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I couldn't tell you if you'd save money or not by installing more insulation around the ducts or not. I'd spend my time and efforts in sealing them so there are no leaks and see what happens

I was just stating where my R-8 suggestion came from ..... here we don't have any choice, if your ducts are outside of conditioned space they must be insulated to a minimum of R-8.

Good luck!
Thanks....I wish I had R-8 but the code must have been different when my home was built. That was only 8 yrs ago....I guess things change quickly!

Much of the runs will be sitting in cellulose so I'll certainly get some extra kick there. I'll just focus on the leaks at the trunk since I can't really feel any leaks along the runs, and they're all sealed up with continuous insulation wrap (one piece). There also some spots where there is just foil tape at the junction of the trunk and the duct...ie the foil tape is taping the insulation down on the metal duct and where the foil is the only thing on the duct metal, if you put your hand on it it is cold. So I may try to wrap some extra material around those unions to avoid thermal losses there. Probably not nearly as bad as an actual air leak in terms of performance though, I am assuming.
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Old 08-23-2012, 12:52 AM   #12
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Attic catwalk design


With R-8, you would be losing about 10% of the heat/cold air to the attic. If the main trunk is surrounded/under the cellulose by 50%, about 5% loss; pp.2, convert from R-3.6 per inch; http://www.enersavesystems.com/pdf/E...Insulation.pdf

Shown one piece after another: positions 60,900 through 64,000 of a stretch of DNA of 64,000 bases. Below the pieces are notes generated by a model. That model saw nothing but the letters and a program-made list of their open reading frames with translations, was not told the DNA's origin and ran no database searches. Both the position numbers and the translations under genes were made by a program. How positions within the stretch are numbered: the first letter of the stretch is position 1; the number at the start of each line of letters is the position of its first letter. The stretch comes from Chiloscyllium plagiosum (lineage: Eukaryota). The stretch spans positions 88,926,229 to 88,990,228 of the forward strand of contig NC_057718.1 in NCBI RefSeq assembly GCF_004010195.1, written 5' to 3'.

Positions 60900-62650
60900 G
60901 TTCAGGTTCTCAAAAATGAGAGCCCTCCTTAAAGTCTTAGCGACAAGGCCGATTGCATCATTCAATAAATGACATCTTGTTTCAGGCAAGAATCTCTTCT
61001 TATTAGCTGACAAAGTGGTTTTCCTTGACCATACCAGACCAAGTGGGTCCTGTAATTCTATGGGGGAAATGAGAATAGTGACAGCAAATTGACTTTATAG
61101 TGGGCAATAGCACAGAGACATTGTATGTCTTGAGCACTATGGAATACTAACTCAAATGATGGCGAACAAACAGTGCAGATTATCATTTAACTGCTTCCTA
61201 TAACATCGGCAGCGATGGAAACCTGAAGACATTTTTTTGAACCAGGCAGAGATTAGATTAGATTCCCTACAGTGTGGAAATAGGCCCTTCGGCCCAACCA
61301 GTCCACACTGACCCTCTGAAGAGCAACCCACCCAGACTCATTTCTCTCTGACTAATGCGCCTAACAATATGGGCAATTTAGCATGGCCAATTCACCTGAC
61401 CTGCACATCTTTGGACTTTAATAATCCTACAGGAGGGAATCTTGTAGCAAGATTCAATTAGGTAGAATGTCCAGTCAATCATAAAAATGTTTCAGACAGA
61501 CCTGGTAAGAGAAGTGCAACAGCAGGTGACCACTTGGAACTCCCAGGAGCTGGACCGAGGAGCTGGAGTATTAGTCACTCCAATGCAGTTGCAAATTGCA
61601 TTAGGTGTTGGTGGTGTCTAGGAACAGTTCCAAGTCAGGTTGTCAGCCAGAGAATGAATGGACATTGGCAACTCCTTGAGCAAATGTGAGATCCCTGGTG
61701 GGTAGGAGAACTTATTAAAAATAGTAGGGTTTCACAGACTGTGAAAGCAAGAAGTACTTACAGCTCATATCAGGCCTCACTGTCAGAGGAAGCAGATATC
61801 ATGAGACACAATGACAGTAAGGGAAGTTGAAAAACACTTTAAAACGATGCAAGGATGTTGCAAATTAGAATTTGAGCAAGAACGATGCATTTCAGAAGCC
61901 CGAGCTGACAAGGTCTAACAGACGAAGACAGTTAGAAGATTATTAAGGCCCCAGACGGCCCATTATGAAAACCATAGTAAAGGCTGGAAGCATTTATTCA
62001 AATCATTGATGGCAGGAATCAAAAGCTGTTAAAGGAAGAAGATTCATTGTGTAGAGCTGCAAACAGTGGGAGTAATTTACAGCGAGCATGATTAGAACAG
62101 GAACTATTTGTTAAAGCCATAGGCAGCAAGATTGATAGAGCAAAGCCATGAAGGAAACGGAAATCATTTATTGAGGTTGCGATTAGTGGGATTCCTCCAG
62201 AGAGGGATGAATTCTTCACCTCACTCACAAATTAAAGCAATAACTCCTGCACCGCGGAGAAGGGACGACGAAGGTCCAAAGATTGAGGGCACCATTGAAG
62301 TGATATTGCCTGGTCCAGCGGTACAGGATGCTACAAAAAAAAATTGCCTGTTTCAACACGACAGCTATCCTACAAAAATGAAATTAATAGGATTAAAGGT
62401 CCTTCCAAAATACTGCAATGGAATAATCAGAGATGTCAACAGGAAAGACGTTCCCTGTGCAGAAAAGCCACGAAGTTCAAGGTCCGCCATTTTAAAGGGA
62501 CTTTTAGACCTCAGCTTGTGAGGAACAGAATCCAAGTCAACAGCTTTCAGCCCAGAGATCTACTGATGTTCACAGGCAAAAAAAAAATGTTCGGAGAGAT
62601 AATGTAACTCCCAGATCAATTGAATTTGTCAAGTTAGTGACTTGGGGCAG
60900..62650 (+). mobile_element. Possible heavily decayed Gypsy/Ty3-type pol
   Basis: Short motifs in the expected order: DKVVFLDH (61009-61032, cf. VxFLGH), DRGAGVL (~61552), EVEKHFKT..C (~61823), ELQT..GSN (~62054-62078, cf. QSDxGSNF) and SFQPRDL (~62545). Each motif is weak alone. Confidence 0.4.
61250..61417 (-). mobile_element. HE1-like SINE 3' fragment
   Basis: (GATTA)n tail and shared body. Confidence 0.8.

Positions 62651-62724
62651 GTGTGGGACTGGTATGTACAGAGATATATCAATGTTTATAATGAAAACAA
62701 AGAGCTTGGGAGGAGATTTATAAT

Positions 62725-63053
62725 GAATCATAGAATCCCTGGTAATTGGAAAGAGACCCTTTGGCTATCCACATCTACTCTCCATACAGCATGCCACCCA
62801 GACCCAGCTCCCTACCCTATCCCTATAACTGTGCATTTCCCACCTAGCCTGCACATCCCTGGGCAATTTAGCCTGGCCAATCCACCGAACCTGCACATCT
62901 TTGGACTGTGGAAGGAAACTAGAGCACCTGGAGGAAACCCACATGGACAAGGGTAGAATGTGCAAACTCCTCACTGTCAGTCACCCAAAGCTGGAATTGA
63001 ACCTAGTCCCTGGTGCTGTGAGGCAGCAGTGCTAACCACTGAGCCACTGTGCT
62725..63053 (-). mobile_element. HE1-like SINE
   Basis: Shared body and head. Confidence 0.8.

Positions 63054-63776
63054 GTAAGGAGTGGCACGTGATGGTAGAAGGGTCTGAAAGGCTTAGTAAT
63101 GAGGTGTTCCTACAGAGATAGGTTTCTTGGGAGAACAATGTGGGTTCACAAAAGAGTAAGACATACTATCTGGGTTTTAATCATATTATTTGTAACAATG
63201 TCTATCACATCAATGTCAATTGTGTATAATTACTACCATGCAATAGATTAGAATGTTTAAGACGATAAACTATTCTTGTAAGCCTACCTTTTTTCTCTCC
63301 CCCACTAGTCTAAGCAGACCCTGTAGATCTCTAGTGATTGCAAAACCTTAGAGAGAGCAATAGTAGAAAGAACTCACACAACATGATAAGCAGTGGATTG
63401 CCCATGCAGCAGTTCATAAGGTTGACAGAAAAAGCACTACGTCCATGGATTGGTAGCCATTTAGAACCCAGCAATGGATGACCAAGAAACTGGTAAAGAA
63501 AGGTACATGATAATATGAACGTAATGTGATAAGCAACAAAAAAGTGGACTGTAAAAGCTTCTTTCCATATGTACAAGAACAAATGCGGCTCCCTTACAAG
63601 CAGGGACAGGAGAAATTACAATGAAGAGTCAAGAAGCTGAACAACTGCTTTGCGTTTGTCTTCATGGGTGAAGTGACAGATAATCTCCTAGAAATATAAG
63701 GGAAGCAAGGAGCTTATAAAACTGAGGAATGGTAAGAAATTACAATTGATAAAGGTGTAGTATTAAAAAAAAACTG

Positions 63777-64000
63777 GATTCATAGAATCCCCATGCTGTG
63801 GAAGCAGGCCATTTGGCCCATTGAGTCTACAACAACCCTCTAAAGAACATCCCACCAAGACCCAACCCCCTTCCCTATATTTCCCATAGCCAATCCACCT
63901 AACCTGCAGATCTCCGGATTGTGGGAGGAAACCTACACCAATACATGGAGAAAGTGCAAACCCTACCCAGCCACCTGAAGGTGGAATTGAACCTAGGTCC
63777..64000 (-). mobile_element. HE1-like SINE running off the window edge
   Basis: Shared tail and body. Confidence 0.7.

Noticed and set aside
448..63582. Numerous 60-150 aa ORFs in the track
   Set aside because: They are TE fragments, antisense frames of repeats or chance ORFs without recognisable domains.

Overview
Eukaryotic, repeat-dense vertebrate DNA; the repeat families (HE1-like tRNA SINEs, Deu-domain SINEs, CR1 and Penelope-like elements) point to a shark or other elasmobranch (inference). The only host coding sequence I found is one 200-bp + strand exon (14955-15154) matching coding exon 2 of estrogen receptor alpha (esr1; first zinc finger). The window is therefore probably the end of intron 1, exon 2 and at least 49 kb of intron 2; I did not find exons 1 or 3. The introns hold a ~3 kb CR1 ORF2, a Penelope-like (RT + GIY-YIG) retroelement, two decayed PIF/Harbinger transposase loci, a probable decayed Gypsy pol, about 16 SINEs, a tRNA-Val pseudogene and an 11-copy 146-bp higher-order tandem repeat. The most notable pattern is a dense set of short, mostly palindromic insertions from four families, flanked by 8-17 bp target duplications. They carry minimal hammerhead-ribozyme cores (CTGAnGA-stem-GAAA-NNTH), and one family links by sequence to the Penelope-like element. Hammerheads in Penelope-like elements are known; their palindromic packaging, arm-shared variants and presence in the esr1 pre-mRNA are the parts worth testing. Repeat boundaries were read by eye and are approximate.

Add plywood sides around the trunk for complete coverage of cellulose. Be careful not to exceed the weight limit of the drywall; http://www.energyguide.com/library/E...SubjectID=8375

Check locally, some HVAC catwalks require 16-24". Keep in mind it should be plywood, not OSB (molds easier) in my opinion. Drill 2" air holes @ 6" to vent the cellulose to the attic air. The fiberglass will be compressed 1-2" by the cellulose, increasing it's density for a higher R-value per inch. Add solid blocking between the new joists every 5-6' and the joints/ends to prevent rotation. Leave the top off for insulation install, have them lay them in place loosely (to walk on) as they back out while applying. Screw the new joists to every old joist, perpendicular and centered over a bearing wall. If possible, wire some new lighting up there beforehand to get a premium job. Vacuum the existing loose-fill from the soffits before they add plastic baffles (with a wind-washing protection over the exterior wall) to reach 12" above the new blow-in, which also keep the soffit empty of insulation; http://www.bergerbuildingproducts.co...sAccuvent.html

http://www.owenscorning.com/around/v...s/VentSure.pdf

Gary
P.S. where are you located, we can figure your insulation needs....
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Old 08-23-2012, 01:39 AM   #13
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With R-8, you would be losing about 10% of the heat/cold air to the attic. If the main trunk is surrounded/under the cellulose by 50%, about 5% loss; pp.2, convert from R-3.6 per inch; http://www.enersavesystems.com/pdf/E...Insulation.pdf

Add plywood sides around the trunk for complete coverage of cellulose. Be careful not to exceed the weight limit of the drywall; http://www.energyguide.com/library/E...SubjectID=8375